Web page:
The legendary radio and TV horror host John Zacherle, better known simply as Zacherley, died yesterday, October 27, at age 98.
Over the past decade or so, Zacherley has been something of a Halloween staple, but he spent his life celebrating monsters. From his 1958 the top ten novelty rock and roll song “Dinner With Drac” in through his collections of horror stories, Zacherley’s Vulture Stew and Zacherley’s Midnight Snacks, Zacherley immersed himself in all things spooky. Dick Clark named him the “Cool Ghoul.”
According to his official web site, little baby Zach was born on September 27, 1918 in Philadelphia, Pennsylvania. His first notable television role was on a daily live serial-styled western called Action in the Afternoon.
Zacherle found his horror footing when Universal Pictures released their horror classics The Wolf Man, Frankenstein, Dracula, The Mummy, and all of the sequels, along with the B movies that Universal-International created during the 1940s, to TV in the fall of 1957. Zacherle was hired by WCAU – Channel 10 in Philadelphia to introduce the films. Shock Theatre debuted in September of 1957. Zacherle hosted under the character name Roland, who lived in a crypt. Zacherley created the “monster kid” movement when he host of New York’s WCAU’s Shock Theater.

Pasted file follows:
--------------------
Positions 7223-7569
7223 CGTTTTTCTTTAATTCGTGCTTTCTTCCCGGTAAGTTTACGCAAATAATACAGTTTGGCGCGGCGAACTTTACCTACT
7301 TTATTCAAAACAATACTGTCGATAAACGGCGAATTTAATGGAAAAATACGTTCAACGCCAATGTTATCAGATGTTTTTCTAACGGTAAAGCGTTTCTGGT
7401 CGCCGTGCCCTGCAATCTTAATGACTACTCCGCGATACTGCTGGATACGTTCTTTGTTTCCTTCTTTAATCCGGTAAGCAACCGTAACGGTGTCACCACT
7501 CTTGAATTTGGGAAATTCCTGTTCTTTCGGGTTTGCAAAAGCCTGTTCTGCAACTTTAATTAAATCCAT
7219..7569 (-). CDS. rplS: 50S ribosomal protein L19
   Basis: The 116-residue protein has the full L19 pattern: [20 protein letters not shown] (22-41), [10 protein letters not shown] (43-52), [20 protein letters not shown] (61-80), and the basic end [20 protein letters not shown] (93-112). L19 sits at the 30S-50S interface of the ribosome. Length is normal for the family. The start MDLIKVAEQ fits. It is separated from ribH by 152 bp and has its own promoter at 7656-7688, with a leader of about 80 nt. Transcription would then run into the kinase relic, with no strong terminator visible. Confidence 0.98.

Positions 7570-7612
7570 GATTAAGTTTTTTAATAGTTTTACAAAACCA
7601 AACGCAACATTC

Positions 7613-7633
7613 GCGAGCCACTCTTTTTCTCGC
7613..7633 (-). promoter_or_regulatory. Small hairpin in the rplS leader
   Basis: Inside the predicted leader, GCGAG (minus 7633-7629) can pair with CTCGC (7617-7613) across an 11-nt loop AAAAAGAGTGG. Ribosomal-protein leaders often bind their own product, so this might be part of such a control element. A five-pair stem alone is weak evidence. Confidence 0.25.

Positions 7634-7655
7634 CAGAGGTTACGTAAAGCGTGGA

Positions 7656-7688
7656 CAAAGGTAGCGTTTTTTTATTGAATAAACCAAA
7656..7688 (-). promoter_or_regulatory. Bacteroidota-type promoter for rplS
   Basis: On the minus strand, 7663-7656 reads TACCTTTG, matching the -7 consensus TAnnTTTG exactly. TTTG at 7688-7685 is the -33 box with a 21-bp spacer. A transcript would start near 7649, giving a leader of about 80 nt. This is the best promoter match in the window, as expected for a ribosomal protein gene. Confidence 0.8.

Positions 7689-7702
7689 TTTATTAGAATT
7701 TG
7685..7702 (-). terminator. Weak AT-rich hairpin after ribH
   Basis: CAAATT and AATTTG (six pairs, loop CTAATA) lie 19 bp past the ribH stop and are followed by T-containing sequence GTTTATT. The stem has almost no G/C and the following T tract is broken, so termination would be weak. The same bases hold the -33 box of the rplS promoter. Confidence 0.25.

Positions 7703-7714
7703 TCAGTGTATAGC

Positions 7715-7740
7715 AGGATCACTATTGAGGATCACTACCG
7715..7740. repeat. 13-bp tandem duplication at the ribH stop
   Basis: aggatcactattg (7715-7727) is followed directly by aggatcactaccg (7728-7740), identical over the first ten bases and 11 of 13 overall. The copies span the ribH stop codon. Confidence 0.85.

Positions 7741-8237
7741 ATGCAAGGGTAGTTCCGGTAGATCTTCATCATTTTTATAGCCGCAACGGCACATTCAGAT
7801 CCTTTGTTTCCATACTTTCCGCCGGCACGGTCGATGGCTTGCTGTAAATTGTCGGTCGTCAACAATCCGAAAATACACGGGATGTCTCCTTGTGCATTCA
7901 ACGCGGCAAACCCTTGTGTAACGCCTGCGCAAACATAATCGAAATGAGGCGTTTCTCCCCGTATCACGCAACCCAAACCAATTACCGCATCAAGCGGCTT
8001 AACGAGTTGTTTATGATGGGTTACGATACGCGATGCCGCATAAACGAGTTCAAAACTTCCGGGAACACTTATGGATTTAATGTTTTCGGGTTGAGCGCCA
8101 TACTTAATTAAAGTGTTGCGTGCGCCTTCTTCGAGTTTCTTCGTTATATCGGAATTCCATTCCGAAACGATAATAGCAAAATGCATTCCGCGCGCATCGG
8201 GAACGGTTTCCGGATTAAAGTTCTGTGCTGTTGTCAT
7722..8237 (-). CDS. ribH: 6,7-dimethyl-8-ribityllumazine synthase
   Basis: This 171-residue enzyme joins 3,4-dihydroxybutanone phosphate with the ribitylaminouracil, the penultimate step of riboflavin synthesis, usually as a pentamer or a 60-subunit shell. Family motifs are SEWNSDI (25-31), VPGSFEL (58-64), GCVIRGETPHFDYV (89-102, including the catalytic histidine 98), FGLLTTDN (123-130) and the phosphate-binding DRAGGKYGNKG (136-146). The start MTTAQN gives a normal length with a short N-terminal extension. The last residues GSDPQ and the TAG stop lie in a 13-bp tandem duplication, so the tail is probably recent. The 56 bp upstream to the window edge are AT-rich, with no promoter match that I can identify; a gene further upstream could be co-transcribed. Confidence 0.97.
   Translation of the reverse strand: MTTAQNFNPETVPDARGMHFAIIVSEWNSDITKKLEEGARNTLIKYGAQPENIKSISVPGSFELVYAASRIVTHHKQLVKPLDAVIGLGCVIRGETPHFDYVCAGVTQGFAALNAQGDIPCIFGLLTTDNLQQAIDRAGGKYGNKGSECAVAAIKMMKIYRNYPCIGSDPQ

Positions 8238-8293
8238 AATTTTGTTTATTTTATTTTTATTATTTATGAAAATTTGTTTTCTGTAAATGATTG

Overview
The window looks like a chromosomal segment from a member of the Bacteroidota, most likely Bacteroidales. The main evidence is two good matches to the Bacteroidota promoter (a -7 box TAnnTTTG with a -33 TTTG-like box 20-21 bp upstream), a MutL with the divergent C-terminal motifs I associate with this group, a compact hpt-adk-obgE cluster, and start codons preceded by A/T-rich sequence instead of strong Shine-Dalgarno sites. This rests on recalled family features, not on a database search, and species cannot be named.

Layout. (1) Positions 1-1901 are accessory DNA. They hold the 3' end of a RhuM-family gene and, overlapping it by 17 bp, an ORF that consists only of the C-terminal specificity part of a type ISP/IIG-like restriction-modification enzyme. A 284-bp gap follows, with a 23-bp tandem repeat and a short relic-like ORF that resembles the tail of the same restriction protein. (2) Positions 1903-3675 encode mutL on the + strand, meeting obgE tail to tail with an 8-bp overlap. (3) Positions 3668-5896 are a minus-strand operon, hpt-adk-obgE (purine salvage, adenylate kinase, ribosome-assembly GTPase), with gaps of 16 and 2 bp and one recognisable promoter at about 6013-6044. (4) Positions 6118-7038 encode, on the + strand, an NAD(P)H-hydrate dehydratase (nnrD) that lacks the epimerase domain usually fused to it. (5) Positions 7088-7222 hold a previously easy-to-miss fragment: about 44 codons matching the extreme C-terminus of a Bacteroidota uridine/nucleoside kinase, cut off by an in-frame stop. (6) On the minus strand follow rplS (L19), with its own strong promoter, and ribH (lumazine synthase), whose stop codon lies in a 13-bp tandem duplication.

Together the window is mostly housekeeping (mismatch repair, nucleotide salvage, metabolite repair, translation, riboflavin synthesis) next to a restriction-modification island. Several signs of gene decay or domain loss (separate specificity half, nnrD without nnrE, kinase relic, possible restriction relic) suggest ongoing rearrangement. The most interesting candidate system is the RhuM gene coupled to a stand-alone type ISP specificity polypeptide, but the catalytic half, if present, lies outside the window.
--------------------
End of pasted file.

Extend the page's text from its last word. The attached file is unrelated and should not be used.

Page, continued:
He soon changed his persona’s name to Zacherley during his run at Philadelphia’s WABC-TV. He hosted the teen dance show Disc-O-Teen, which was kind of like a Transylvania Bandstand where bands like Lovin’ Spoonful, The Young Rascals and The Doors performed. Zacherley also appeared on shows like the Steve Allen Show, the Jack Paar Show, and Pat Boone Show.
Zacherley always looked dead on TV, but his lively rants and ravings were radical. He ran for President in 1960 while he was at WOR-TV. In 1963 he hosted cartoons and the TV show Chiller Theatre in New York on WPIX. In 1967, he moved to morning radio at WNEW-FM and switched to late night in 1969 when the station went progressive. He moved to WPLJ-FM in 1971.
John Zacherle put in occasional horror film appearances, like his turn in Frank Henenlotter‘s Brain Damage, and was very active on the convention scene. He lived in New York City.